What would such a healthy or healthy neoliberalism look like? "There can be intelligent interventionism with a small dose of protectionism and targeted regulation of the markets without however overhauling the entire economic model", believes Pascal de Lima. Tracks of reforms of capitalism which are not new, but which until now had remained dead letters. The coronavirus would thus force the hand of decision-makers who have too long rejected the need to restore order in the functioning of globalization.
Such an inflection of capitalism would have sometimes unexpected consequences. "We must expect a rehabilitation of certain professions which have demonstrated their usefulness during this health crisis, while they were neglected in favor of other professions more in line with the logic of neoliberal capitalism", says Pascal de Lima . Hospital staff, education professions and even local businesses could find themselves better supported financially by the State, while the urgency to promote certain start-ups which mix "as much wind as money" could disappear.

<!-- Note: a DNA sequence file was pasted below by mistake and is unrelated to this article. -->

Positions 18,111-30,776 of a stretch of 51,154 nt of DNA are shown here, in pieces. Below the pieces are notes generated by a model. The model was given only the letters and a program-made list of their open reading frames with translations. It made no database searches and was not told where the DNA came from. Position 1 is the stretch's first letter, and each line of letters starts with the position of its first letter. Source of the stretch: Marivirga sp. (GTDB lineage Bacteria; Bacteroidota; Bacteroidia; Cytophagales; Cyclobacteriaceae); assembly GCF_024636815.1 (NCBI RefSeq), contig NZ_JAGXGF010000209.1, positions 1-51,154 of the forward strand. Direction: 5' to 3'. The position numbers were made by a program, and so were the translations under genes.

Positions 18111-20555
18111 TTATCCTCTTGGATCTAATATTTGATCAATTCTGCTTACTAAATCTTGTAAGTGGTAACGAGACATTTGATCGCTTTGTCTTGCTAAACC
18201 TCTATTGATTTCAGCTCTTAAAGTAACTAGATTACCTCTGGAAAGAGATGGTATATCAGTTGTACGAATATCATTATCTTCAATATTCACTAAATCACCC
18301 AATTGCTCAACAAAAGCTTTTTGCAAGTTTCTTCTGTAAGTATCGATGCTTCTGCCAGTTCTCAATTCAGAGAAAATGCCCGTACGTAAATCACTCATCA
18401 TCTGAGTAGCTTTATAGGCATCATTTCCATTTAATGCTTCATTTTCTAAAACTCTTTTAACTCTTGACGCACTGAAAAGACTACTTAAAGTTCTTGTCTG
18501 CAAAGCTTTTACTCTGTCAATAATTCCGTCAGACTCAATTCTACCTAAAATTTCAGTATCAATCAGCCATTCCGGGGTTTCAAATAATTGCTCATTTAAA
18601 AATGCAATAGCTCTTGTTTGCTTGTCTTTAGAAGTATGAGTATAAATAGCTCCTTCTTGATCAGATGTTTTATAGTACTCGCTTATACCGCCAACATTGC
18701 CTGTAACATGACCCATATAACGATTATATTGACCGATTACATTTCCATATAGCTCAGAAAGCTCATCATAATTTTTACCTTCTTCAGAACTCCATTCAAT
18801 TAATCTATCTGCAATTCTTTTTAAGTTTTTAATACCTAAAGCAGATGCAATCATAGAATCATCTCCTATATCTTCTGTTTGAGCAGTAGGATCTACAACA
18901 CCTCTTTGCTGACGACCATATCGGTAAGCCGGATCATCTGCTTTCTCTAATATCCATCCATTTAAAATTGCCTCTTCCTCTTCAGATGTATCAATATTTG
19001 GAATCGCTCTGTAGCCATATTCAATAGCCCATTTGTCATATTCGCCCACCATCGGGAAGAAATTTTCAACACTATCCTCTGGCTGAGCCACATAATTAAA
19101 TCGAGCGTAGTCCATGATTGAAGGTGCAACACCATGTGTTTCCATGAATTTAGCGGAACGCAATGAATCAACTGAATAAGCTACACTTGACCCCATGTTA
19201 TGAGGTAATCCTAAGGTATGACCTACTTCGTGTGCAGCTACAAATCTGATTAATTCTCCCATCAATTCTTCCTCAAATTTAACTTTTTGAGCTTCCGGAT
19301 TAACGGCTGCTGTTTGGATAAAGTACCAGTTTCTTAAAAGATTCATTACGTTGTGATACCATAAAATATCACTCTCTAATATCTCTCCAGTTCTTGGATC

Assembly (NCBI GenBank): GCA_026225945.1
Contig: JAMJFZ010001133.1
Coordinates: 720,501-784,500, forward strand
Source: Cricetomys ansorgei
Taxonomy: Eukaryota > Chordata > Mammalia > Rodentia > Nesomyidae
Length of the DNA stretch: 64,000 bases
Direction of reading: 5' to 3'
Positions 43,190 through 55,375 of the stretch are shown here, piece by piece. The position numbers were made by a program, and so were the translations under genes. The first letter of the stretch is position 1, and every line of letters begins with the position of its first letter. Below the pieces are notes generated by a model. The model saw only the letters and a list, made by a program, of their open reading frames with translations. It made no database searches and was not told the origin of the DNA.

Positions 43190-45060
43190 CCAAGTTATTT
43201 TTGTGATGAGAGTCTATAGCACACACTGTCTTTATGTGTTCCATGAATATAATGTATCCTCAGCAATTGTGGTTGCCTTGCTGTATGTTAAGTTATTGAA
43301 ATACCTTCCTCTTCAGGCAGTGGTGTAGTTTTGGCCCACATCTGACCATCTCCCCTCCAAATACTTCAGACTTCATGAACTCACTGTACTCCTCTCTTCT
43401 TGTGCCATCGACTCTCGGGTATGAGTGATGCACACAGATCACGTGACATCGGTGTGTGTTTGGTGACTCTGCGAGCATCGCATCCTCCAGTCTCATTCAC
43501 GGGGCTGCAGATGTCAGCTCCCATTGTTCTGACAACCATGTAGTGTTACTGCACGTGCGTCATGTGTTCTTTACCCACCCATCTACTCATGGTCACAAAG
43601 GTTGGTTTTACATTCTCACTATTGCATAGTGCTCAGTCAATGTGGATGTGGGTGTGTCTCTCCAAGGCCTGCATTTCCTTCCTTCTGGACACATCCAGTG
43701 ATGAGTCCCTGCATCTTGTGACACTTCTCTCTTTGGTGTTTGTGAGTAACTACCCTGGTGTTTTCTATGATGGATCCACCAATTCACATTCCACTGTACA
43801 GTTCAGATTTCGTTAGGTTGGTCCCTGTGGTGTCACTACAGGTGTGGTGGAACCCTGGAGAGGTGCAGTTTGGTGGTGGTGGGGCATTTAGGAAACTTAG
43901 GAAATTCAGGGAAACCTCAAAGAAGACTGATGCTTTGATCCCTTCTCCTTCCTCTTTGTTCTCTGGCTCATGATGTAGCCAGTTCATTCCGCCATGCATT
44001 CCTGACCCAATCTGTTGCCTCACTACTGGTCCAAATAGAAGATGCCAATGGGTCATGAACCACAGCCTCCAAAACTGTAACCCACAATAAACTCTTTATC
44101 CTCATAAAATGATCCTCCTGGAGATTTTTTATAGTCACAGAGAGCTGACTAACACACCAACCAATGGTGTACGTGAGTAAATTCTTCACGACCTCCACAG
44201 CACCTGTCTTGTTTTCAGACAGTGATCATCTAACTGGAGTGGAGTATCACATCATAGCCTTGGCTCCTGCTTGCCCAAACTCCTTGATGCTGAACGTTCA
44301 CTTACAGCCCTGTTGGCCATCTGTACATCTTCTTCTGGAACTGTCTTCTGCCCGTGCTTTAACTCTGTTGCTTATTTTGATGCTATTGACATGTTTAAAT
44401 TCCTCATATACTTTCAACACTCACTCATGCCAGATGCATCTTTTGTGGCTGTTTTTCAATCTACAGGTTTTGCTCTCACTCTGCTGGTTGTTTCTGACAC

Multinationals that reveled in the tax shallot race to minimize their taxes could also suffer from the increased importance that public spending should take. They may find it more difficult to obtain significant tax benefits from governments tempted to prioritize social protection.
But the decline announced by Patrick Artus in trade could also come at the expense of the poorest countries. As a result of the slowdown in world trade, direct investment in developing countries has stagnated, thus depriving some fragile economies of one of the main engines of their growth.
The Covid-19 will therefore be a crash test for neoliberal capitalism. The health crisis should demonstrate whether it is possible to save this economic model by simply correcting these excesses or demonstrate whether these excesses have become inseparable from the functioning of globalization. In other words, the big economic question that the coronavirus may help answer is whether, as Pascal de Lima says, "excesses have become the norm of neoliberal capitalism today".